Erica Brown

Overheard In A Restaurant

Thanks for the amazing responses to last month’s “What NOT to Say” column. It simply confirms that foot-in-mouth disease travels far and wide as yet another Jewish genetic disorder. Oy. As a subset of your comments, I learned that there is a special category of what not to say if you are the owner of a kosher restaurant. Here are a few exchanges that don’t seem to work:

Customer: “This meat doesn’t seem to be cooked all the way through.”

Owner: “You’re the only one who has ever complained about this the entire time this restaurant has been open.”

Customer: “Can you please shut the door? It’s cold.”

Owner: “Well, I’m not cold.”

Customer: “Excuse me, I’ve be waiting here for over five minutes. Can someone please help me?”

Owner: “What? Do you think your needs are more important than mine?!”

Customer: “There’s a mistake in my order.”

Owner: “I’ve been working here for 20 years, and you’ve been here five minutes. Which one of us is more likely to have made a mistake?”

This is rich copy. If only it weren’t real.

In Customer Service 101, it seems that the customer is always right. In kosher dining, it too often seems that the customer is always wrong. How is that working in terms of keeping customers coming back?

I asked my good friend Marc Epstein, owner of Milk Street Café in Boston, for help understanding why this problem seems legion in much of the kosher food industry. He nodded his head hopelessly. “The dynamics are not geared to customer service. First there is the attitude that many but not all rabbis have to supervision: ‘You need me. If you don’t do what I want, I will remove your hashgacha (supervision).’ Second, the customer has driven 10 miles to eat at your place and passed 250 better restaurants than yours. The person behind the counter also knows that the person eating kosher usually has nowhere else to go.”

Why would any kosher restaurant owner get better at pleasing customers, especially in areas with few kosher restaurants? Marc nods his head. “There is no economic incentive to change a kosher restaurant, but owners could adopt a different mindset. First you have to love feeding people and then you focus on the food.”

So here’s an incentive. Love. Pride. Distinction. It seems that if you viewed providing kosher food as an expression of both love of people and love of mitzvot, you would want to do everything you can to drive the non-kosher market to join you and make the kosher market feel great about observing this tradition. As if to say, “Hey, people, this is what kosher looks like.”

In “Setting the Table,” restaurant entrepreneur Danny Meyer makes a critical distinction between service and hospitality. Service is what customers expect: food on time, food served at the right temperature, good service. Hospitality is all that you do for customers that they don’t expect that makes them want to come back. We of the Abrahamic faith know that our forefather was great at service and hospitality, but we don’t always remember to live up to that tradition.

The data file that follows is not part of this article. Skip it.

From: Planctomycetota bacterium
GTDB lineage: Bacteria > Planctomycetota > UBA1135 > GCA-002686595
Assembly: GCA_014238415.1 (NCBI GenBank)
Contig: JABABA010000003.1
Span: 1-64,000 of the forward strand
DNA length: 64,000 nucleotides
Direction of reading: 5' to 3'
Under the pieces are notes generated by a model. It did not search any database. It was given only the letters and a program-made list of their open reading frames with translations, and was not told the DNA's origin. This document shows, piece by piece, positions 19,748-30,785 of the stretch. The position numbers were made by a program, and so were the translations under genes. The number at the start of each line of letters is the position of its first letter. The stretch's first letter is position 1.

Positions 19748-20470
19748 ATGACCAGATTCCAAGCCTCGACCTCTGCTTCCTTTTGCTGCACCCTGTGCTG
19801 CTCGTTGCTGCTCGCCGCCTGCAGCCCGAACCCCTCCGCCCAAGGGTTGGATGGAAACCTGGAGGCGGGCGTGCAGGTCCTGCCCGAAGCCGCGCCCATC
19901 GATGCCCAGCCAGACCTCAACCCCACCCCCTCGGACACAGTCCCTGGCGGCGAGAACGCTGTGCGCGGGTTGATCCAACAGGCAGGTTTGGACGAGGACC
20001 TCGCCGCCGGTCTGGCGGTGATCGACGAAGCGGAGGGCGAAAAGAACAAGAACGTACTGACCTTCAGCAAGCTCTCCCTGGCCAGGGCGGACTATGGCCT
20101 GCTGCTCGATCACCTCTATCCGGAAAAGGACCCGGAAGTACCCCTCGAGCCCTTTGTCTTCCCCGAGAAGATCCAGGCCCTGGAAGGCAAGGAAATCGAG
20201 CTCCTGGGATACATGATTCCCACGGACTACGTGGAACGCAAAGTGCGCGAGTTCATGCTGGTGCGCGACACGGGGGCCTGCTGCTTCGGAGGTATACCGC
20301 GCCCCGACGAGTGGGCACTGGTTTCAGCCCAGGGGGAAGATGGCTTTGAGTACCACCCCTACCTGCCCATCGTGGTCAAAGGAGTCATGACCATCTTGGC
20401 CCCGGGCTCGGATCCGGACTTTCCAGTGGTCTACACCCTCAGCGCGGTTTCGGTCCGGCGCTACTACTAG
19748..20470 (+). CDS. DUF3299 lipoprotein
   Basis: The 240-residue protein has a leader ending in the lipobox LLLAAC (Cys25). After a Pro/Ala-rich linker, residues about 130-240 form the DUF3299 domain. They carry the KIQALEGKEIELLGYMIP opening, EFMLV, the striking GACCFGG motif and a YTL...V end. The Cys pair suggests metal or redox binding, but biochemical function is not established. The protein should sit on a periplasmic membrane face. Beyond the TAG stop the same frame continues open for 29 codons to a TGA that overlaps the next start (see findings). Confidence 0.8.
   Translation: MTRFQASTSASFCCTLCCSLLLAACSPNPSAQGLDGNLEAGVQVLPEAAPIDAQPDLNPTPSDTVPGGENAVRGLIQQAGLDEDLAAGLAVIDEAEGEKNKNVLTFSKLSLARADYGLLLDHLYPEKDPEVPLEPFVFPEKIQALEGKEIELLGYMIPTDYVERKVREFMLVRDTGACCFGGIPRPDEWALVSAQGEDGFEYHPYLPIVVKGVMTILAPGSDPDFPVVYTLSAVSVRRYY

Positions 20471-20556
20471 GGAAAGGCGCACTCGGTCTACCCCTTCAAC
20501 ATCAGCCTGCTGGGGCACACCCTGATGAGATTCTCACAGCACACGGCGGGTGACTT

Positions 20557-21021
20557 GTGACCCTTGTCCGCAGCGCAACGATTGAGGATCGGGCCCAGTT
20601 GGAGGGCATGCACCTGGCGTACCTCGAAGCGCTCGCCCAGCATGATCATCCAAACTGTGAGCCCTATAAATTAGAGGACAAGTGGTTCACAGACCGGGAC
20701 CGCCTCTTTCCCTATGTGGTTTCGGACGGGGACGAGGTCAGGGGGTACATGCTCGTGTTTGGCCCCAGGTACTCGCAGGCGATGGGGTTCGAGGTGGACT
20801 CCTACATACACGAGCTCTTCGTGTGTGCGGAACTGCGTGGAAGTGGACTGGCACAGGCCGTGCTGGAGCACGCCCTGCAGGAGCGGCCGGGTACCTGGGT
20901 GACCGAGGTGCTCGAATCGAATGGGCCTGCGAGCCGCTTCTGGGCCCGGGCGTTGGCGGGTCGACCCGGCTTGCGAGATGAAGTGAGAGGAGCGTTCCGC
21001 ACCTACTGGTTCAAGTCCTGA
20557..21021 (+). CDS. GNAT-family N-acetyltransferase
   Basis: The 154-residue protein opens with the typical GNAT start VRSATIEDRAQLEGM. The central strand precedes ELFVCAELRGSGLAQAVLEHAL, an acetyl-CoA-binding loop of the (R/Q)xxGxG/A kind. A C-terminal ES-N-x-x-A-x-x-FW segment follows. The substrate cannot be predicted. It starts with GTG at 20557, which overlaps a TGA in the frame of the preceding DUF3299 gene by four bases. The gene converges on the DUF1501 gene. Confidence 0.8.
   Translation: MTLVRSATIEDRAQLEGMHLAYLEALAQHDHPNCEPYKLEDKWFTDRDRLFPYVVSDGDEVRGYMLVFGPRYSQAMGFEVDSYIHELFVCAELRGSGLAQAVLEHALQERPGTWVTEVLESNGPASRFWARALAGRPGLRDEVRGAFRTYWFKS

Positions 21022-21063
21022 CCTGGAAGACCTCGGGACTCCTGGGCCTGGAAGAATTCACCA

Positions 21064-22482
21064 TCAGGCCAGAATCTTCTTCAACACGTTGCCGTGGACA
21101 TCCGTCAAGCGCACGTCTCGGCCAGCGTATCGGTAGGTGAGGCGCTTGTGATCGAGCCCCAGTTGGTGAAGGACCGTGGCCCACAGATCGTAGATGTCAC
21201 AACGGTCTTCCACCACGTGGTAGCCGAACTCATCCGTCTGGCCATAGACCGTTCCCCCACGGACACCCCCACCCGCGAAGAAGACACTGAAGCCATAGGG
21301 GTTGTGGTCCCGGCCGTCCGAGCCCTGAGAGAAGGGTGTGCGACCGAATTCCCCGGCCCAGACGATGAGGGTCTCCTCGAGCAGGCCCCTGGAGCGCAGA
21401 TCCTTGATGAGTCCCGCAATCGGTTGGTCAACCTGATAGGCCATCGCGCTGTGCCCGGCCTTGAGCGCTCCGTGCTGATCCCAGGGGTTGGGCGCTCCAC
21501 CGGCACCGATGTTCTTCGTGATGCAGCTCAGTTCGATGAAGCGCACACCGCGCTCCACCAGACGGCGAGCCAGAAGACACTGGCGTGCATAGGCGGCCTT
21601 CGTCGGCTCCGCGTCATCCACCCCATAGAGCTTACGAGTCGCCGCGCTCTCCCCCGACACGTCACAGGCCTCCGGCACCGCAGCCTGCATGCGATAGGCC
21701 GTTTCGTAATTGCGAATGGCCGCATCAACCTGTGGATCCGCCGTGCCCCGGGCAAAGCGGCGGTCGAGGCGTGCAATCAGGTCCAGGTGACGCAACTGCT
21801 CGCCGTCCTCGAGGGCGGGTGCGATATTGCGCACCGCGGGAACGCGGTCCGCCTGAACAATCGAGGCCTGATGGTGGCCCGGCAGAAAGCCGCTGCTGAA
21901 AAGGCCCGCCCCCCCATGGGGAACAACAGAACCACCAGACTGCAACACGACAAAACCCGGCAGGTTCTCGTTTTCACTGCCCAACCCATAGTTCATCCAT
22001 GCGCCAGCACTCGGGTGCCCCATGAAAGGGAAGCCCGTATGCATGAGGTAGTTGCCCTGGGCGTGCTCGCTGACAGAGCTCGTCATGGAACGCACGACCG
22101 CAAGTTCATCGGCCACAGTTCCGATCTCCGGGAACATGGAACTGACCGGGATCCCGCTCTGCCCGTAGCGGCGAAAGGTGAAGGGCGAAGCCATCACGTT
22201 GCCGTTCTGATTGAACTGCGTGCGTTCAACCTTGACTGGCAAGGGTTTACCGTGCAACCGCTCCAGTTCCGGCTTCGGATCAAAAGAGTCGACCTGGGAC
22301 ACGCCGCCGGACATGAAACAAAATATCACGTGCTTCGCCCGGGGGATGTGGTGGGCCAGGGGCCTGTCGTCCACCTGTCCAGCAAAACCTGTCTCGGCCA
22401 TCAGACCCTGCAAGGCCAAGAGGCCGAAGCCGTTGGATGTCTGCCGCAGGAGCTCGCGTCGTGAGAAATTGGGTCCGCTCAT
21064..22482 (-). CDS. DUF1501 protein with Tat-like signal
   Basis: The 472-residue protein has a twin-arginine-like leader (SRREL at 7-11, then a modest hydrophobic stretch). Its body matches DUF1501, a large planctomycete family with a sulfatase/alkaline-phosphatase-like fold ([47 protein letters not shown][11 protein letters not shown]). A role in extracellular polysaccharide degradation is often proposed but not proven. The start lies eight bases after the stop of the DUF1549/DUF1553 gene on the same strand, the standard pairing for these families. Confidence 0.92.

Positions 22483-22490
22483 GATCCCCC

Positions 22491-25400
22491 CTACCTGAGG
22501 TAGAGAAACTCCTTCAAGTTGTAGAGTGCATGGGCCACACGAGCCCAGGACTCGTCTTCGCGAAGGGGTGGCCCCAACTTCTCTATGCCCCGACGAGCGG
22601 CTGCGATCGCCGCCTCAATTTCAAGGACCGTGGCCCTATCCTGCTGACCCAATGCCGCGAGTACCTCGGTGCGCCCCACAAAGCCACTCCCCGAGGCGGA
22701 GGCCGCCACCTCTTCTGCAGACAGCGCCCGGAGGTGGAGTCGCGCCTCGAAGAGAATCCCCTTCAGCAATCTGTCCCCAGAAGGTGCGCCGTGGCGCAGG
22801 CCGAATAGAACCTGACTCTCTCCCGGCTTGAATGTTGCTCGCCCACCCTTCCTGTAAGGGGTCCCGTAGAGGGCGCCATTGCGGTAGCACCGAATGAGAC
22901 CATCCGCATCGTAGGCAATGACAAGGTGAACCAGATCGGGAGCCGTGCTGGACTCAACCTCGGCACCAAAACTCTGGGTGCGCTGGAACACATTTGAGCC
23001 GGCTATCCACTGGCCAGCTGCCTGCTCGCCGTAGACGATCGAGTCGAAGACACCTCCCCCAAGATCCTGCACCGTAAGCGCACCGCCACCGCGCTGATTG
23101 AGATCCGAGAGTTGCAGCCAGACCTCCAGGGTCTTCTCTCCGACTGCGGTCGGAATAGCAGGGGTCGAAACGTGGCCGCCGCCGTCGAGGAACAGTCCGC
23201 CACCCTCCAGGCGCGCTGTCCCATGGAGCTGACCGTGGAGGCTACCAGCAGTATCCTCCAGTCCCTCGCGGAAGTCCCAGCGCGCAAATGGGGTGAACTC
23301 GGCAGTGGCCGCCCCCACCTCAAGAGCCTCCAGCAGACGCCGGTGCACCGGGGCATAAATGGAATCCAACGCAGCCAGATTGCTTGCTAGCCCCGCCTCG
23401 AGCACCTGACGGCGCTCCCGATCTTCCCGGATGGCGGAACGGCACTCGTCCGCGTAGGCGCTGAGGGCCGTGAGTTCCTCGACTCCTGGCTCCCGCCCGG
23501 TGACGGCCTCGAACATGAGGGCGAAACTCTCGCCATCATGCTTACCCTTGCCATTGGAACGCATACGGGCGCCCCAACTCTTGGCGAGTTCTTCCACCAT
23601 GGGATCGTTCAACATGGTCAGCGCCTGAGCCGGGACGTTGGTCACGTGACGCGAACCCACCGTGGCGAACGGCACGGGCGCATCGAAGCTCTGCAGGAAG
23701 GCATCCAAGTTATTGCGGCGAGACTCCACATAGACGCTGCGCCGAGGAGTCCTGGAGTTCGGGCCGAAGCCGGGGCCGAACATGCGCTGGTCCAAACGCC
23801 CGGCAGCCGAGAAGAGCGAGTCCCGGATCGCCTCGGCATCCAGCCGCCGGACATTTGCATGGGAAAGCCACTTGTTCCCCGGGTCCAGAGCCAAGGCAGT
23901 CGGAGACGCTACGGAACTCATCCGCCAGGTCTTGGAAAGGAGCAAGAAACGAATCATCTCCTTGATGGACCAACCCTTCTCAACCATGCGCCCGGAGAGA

Meyer offers this advice when a customer is unhappy: respond graciously, and do so at once. “Err on the side of generosity. Apologize and make sure the value of the redemption is worth more than the cost of the initial mistake.” Learn from mistakes and make new mistakes instead of repeating old ones. Most importantly, Meyer advises people in the people business to write a great last chapter. When your relationship with a customer is compromised, don’t let the customer leave unhappy. Turn the situation around and write the last chapter.

“Until you change the dynamics of the equation,” Epstein quips, “you have the kosher food industry that you deserve.” If you view kosher restaurants as a community service, there should be a community cost, Epstein argues, and not one borne by the vendor alone. In synagogue life today you pay membership with building funds, and there are eruv funds and mikvah funds to support community institutions you value. And if you don’t do this as a service, then make your restaurant a business. Operate as if it’s not kosher, and then customer service is critical. If it’s a chesed (an act of kindness), then the community has to share the cost. If it’s a business, then run it like a business. In business, customers matter.

And when it comes to foot-in-mouth disease in the kosher restaurant business, the customer also needs to be careful. We need to watch our pleases and thank yous, and change our orders and complain with a little more class and a lot more kindness. Marc shared this doozy he heard from a friend at an event he catered: “The food was delicious. No one can believe it came from your restaurant.”

Dr. Erica Brown’s column appears the first week of the month. Her latest book is "Take Your Soul to Work" (Simon and Schuster). 

About the Author
Dr. Erica Brown is the Vice Provost for Values and Leadership at Yeshiva University and the director of its Rabbi Lord Jonathan Sacks–Herenstein Center. Her latest book is Ecclesiastes and the Search for Meaning (Maggid Books).